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3 MIN READ

What Exactly is The 1,500 Hour Rule?

By Blue Line Aviation on Dec 8, 2022 3:15:00 AM

Commercial pilots must have at least 1,500 hours of flying time before they can fly passengers for hire. But what does that mean exactly? What do pilots do during those 1,500 hours? And is there a way to shortcut the process? In this post, we'll answer all your questions about the 1,500 hour rule. So whether you're aiming to become a commercial pilot or just curious about the process, read on.

What is the 1,500 hour rule?

The 1,500 hour rule is a regulation put in place by the Federal Aviation Administration (FAA). It requires that commercial pilots have at least 1,500 hours of flying time before they can be hired to fly passengers for hire. The rule was put in place in the wake of a number of high-profile crashes involving inexperienced pilots. The most notable of these crashes was Colgan Air Flight 3407 in 2009, which killed 50 people.

Critics of the rule argue that it creates an artificial barrier to entry into the industry, and that there are many safe and competent pilots who have less than 1,500 hours of flying time.

Proponents of the rule argue that it helps to ensure a minimum level of experience and safety for pilots who are responsible for the lives of their passengers.

The 1,500 hour rule is a controversial regulation, but there is no doubt that it has made flying safer for everyone involved.

Summary of the 1,500 hour rule

To gain a position as a first officer with an Airline Transport Pilot License, a candidate must:

  • Be 23 years old or greater.
  • Hold a Commercial Pilots Certificate and instrument rating.
  • Have flown 50 hours in a multi-engine airplane.
  • Complete an approved ATP training program.
  • Have flown 1500 qualifying hours.
  • Have passed all ATP knowledge and practical tests.

Are there exceptions to the 1,500 hour rule?

The rule applies to most pilots who have received their license recently, though there are a few exceptions. In some cases, the experience (and age) requirement may be lower than usual. These include:

  • Military pilots with 750 hours of flight time.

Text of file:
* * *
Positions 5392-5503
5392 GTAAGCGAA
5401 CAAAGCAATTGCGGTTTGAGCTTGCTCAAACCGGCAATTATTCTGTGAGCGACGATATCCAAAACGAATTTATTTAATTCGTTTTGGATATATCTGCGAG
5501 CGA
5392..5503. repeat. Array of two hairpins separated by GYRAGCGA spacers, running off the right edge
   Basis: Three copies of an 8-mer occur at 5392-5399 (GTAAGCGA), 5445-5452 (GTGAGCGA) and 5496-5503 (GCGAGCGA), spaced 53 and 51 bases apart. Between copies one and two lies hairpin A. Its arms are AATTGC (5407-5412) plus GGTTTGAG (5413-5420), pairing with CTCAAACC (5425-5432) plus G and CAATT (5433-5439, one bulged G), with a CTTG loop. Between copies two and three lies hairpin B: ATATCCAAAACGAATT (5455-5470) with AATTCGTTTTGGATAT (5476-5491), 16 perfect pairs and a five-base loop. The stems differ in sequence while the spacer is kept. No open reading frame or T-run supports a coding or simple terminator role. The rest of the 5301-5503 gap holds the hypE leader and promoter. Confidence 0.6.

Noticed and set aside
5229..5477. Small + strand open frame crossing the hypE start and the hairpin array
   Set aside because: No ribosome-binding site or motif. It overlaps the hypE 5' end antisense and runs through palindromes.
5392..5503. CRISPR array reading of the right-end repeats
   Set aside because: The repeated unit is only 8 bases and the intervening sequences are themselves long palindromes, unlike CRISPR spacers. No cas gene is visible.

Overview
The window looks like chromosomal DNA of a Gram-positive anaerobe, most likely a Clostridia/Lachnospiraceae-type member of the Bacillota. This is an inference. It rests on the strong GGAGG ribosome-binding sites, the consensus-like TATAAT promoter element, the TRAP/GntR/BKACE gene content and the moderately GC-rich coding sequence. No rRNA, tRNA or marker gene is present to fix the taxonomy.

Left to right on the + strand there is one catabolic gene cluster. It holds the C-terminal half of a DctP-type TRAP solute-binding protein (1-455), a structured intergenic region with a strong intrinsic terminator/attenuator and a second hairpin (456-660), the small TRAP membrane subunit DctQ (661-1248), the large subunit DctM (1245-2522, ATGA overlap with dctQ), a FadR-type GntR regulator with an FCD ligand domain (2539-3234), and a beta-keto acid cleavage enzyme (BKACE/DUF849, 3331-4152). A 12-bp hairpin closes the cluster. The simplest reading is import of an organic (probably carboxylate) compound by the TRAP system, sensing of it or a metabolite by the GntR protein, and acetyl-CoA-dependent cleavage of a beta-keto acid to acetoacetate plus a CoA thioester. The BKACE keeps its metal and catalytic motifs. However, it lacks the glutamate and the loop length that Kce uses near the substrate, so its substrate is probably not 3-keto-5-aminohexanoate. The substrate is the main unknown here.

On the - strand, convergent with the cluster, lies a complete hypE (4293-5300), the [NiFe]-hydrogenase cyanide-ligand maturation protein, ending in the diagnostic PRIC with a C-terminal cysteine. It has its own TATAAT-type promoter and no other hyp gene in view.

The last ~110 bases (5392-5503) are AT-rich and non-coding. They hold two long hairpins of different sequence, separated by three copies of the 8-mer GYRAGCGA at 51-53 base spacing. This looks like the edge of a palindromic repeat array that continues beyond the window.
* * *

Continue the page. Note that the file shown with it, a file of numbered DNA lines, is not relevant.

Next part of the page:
• Graduates with a bachelor’s degree in aviation with 1000 hours of flight time.
  • Graduates with an Associates’ degree in aviation with 1250 hours flight time.
  • Pilots who are 21 years old must have 1500 hours of flight time.

The holder is not allowed a full ATP certificate, only a restricted privileges certificate. They are not allowed to be the Captain until they hold an unrestricted ATP certificate and meet the requirements outlined in the 1500 rule.

Want to read the 1500 hour rule in its entirety, the FAA has produced a fact sheet here.

Pilot Supply Is Not Meeting Pilot Demand

The change in training hours from 250 to 1,500 has made it dramatically more expensive for students who want to become a pilot. The extra hours and added expense has also made it more challenging to bring in different demographics, including women and minorities, into the pilot field.

Estimates for pilots needing to be hired by the airlines for 2022 range from 12,000 to 15,000. Yet, the current rate of training is expected to produce only about 6,000 pilots this year.

This means the pilot schools in the U.S. are producing less than half of the pilots that are needed to support the fleet plans of the U.S. airlines. The biggest hurdle to this is the 1,500 hour rule.

Having to get 1,500 hours before being hired shrinks the number of people who are willing to become pilots.

No other country requires 1,500 hours

The European Union requires a minimum of 230 hours along with specific airline training, and Canada still requires what the U.S. used to — a Commercial license, minimum of 250 hours, and specific training.

Flight schools recognize the challenge

The 1,500 hour rule does not specify a minimum or maximum amount of time that can take to accomplish. Blue Line Aviation provides a career pilot program that sees pilots hit their 1,500 hour goal in as little as 5.5 months. This is made possible by providing a structured curriculum, full-time instructors, and plenty of planes and flying opportunities.

The goal of this program is to get the student to their 1,500 hours as efficiently and affordably as possible so they can start their career.

To learn more about our program get in touch with one of our advisors.

Blue Line Aviation, established in 2012, is one of only a few flight schools in the world to provide quality flight training programs at an accelerated pace. In as few as five and a half months, students can go from no experience to fully confident and certified pilots, fully prepared for a career in aviation. Schedule a tour of our new state-of-the-art facility (located at 3149B Swift Creek Road, Smithfield, North Carolina) and let your new career take flight. For more inquiries and additional information, please visit our website, find us on social media, or contact Ashley Tucker, our Vice President of Sales and Marketing, at (919) 578-3713 ext. 305.